Outside the main campaign, the most puzzling change was Rocksteady’s decision not to include Challenge Maps, instead we get AR Missions that are a far cry from the traditional challenge maps of previous games. While I could power through the main narrative of previous games in under 20 hours, the reason I have logged over 100 hours in both Arkham City and Arkham Origins is because of the challenge maps. Testing my proficiency with the Arkham’s gameplay while trying to beat my last high score by even just a little bit make up the bulk of my gameplay from previous games. From what I understand, the season pass includes what they call “Advance Challenge Maps,” I can’t fathom why they wouldn’t include it in the vanilla game. I had a blast playing as Robin and Nightwing again and one of the reasons I picked it up from Gamestop was to have the Red Hood and Harley Quinn for challenge maps… yet while I took a break from the story I was greatly let down when I realized that Challenge Maps were not even a little bit included… and no the AR Missions absolutely do not count.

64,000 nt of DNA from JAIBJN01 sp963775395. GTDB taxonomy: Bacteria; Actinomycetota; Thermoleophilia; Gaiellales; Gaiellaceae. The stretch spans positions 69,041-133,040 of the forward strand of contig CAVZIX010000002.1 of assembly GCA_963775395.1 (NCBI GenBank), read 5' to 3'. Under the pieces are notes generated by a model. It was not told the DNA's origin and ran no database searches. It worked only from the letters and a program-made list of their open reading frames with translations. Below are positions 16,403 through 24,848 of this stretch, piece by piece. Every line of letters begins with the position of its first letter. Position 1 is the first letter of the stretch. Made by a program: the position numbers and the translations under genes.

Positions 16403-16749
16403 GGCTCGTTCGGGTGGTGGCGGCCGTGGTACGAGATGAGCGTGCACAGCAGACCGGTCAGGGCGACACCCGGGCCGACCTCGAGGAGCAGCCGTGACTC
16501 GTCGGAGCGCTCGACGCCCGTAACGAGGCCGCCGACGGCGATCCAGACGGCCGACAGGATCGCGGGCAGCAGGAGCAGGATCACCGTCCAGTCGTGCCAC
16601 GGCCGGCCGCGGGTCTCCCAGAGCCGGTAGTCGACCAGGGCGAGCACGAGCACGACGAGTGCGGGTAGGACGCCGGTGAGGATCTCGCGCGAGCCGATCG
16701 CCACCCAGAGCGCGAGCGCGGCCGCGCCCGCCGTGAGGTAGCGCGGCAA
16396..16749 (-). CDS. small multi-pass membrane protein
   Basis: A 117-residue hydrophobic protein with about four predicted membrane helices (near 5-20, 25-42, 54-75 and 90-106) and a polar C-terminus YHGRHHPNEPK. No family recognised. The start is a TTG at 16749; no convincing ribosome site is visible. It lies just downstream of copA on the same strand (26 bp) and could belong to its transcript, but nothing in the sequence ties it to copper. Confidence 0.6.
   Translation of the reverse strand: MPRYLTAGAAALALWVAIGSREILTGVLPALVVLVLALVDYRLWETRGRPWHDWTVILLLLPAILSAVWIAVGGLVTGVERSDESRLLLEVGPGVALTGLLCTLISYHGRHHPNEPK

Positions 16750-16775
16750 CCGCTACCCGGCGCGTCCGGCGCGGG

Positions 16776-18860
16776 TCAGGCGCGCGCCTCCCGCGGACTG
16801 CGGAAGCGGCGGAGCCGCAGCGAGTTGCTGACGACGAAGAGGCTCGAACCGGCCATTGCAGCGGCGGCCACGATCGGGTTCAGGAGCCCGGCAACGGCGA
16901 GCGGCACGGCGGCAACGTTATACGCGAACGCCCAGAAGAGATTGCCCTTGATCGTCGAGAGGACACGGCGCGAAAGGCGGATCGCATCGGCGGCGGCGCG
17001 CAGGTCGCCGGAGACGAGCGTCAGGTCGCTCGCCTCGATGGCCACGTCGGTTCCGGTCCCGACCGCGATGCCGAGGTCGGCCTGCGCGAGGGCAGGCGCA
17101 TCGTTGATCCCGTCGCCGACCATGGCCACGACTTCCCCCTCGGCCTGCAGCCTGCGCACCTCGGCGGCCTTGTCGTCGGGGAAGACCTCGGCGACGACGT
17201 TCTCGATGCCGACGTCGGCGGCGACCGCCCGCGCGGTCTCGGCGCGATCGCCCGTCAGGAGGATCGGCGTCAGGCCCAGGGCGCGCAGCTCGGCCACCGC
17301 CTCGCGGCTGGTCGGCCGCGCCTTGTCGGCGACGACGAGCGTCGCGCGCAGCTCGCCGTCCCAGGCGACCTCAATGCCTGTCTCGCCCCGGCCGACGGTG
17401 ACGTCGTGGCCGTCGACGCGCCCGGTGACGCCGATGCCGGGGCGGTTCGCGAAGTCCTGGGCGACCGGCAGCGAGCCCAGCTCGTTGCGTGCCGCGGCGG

Now, I tried to keep the majority of this review spoiler free… the next segment will be delving into spoiler territory. Don’t care and want to read my thoughts? Keep reading… but if you are the sensitive to spoilers type, skip ahead to the verdict below.
Okay… still reading? Last chance to get out… okay, don’t say I didn’t warn you.
I mentioned how Arkham Knight was the most cerebral story across the entire franchise, and that’s all thanks to the inclusion of a character I had no idea would play such a pivotal role. The Joker… complete with Mark Hamill’s signature intonation. Now, you must be wondering how a dead guy played such a pivotal role right? While I knew Joker would make an appearance thanks to some leaked images, I had no idea his role would be so huge! Joker still manages to get one over on ol Bats even in death. Thanks to Joker’s blood running in his veins, while the threat of the Titan induced illness that killed Joker in City is gone, the blood begins to change Batman from the inside out, affecting his mind in a sinister way only Joker knows how. Four other Gotham citizens were infected with Joker’s blood during the events of Arkham City with three of them exhibiting Joker’s trademark green hair, bleached skin, and penchant for madness.